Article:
I guess I can see what they mean about the romanticized dead girl, but my response was, “oh I can relate to losing a family member in my nuclear family.” I get that deep kind of grief. It’s sort of this – grief does this weird thing to people that’s really hard to describe and I think he did a really good job.
A lot of Cold Beat songs deal with grief, right?
For me, songwriting is a safe place to talk about really dark things. I’m not an inherently positive person. When I am positive, I am surprised. I deal with depression just like any other artist. With music, it’s a safe space where I can talk about negative things in a positive way and it’s sort of transcendent. Also, I love pop music. To write a pop song about grief is pretty cathartic to me. The songs are all really fun to perform even though some of them are pretty fucked up.
I found this study recently that said societies that talked about death and dying more actually ended up being happier.
I could see that. It’s this huge unknown. It’s so unsettling. If we thought about it every day we’d go nuts. I think in American culture we’ve gone a little far in negating death. I think when you lose someone close to you, you get a little closer to it, for a lack of better words, you become a little more open to the spirit world. I’ve definitely thought about death a lot, especially in the last 5 or 6 years.
Do you think that comes through a lot in Cold Beat songs?
The record is less about death and more about separation and distance. To me it sounds like a very distant record. It’s me distancing myself from a lot of things I was apart of. I just started out writing about things that were important to me and ended up with six songs about separation, insomnia, and other mental torment. I was like, “well, might as well write about all of the demons too.” I kind of covered a lot of bases with the subject matter. It ended up being a really cathartic experience for me to just let it rip. Because I’m the only songwriter, I can talk about anything I want. I got a lot out of my system.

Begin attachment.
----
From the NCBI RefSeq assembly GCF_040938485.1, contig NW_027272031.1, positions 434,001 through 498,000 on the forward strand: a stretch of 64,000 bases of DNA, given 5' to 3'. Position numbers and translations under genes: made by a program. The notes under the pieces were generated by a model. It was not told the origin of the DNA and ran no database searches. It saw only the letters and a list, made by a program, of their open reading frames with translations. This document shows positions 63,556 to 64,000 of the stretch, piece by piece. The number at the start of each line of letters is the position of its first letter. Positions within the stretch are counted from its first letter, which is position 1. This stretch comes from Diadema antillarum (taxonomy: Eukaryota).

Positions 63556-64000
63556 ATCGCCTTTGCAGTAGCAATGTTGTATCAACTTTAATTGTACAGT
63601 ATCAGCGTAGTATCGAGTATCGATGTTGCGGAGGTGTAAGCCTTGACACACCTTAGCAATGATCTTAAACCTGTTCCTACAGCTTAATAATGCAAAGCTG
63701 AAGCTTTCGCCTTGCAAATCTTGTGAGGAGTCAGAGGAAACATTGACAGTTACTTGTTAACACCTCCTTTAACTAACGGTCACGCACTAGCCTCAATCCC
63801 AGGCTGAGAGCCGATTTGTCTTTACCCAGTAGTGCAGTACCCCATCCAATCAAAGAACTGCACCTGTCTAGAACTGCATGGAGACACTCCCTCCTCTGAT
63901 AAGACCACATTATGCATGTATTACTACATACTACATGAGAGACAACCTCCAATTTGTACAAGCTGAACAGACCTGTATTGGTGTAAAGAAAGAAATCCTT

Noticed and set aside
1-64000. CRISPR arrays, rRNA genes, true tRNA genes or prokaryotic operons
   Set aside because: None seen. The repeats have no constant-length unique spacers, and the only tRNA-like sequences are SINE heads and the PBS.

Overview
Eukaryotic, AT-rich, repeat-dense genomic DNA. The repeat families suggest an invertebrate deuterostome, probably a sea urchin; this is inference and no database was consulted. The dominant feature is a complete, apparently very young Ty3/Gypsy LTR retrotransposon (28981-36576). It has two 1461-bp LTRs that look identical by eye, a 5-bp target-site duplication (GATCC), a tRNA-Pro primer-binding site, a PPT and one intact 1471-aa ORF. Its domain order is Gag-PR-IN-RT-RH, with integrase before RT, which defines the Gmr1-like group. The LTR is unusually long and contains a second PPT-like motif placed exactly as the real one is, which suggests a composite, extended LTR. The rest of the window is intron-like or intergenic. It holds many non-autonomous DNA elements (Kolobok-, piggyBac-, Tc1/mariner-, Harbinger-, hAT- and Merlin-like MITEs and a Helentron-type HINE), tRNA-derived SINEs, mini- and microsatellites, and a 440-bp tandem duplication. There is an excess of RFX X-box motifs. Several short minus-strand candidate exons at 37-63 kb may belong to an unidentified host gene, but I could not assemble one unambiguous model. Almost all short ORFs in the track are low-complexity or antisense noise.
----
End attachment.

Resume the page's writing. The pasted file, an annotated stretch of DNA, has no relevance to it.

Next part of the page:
Where did that band name come from?
I had written a bunch of songs, I’d say half or a third of the record. They were kind of coming from a place of terror or insomnia. I got really into this band called The Sound. They have a song called Cold Beat. So that song came from that.
A lot of the songs are pretty symbol heavy.
I get annoyed when people downplay semiotics in our world. We have such a visual world. Symbols and icons are a language everyone uses. I kind of respect symbols and I include them in what I think about. It’s less an abstraction and more just a different way of describing things. I feel like language is pretty limited. I’d say the lyrics in Cold Beat are much more straightforward than Grass Widow lyrics.
I have recurring symbols for sure. There are themes in the record. It’s almost its own code. If you hear the same word a lot, it’s probably because that word or that object is a symbol. Music has the ability to describe things in a different way the same way visual art does with symbols. I guess I rely heavily on symbols.
Are there any specific ones that recur?
Chains became kind of a big symbol. And knives. I guess a lot of weapons. I didn’t mean for that to happen. The chains are about control, I guess. There are a lot of themes of control on the record. Chains to me feel like something where you can hold on one end and know how far the chain goes, and you know how far you are from something, but they’re also something that can bind you. There are different modalities of control that I dealt with a lot on this record.